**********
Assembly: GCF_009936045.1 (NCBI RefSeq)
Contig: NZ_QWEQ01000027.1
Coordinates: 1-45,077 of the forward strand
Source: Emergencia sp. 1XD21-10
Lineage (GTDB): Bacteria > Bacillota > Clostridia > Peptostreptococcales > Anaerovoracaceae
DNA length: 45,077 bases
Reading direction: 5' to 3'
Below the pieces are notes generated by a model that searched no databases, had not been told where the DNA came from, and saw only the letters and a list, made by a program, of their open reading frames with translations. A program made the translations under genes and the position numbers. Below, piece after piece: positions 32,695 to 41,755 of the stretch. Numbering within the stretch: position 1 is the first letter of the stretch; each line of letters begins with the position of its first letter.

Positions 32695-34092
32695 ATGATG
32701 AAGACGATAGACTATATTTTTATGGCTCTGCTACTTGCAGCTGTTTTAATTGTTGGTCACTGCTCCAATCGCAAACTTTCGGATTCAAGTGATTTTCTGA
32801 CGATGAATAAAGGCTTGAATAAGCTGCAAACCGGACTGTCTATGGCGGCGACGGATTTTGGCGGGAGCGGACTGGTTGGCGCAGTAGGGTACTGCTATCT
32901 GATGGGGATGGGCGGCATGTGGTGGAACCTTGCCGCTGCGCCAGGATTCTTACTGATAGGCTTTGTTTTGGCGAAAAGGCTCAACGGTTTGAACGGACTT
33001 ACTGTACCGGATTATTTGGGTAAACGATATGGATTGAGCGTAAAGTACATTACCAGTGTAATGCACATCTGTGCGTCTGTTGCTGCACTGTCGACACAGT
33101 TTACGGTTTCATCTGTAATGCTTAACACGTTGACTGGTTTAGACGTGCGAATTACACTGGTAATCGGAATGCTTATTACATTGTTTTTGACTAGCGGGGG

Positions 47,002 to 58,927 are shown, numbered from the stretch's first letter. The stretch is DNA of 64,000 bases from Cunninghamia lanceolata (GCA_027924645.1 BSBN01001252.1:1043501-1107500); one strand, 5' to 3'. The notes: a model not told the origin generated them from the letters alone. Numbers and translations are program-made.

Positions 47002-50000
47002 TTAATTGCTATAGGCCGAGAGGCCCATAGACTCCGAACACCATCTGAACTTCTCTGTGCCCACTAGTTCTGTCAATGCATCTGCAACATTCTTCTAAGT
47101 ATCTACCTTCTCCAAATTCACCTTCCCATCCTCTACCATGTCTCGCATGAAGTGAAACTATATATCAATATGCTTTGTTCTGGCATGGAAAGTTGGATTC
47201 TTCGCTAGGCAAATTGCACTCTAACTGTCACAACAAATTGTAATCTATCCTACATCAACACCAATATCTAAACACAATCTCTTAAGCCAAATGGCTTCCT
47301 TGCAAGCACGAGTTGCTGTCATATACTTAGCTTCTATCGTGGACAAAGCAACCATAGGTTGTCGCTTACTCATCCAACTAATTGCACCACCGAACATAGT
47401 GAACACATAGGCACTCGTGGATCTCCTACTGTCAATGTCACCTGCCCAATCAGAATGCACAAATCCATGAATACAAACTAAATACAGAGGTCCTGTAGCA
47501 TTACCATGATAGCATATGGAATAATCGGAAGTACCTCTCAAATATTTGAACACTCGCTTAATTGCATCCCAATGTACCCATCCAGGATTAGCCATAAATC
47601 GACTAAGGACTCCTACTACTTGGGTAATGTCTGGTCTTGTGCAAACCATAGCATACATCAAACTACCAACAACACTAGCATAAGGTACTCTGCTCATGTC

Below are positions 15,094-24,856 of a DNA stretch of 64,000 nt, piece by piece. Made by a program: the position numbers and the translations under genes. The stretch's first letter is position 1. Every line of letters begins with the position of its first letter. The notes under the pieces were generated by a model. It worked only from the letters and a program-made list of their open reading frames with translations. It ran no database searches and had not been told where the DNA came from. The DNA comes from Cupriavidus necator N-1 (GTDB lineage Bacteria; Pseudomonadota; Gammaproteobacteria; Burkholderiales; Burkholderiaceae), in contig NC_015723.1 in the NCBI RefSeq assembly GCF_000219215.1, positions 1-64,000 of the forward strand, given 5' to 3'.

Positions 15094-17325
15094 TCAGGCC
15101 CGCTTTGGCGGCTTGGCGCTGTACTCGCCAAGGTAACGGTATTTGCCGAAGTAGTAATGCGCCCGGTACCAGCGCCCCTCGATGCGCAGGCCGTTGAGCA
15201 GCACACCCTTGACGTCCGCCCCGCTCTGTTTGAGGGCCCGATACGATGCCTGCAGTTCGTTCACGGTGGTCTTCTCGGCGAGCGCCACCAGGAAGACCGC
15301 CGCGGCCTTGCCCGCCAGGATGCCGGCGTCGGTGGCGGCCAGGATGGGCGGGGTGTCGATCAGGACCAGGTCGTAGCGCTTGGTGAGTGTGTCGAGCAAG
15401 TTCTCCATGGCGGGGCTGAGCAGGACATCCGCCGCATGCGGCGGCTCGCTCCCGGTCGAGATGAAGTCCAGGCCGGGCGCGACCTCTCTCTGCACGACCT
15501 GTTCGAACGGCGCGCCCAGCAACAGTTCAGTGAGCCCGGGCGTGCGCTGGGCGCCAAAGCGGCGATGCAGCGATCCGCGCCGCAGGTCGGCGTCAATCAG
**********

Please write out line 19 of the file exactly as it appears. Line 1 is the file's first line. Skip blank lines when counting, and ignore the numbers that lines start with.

47101 ATCTACCTTCTCCAAATTCACCTTCCCATCCTCTACCATGTCTCGCATGAAGTGAAACTATATATCAATATGCTTTGTTCTGGCATGGAAAGTTGGATTC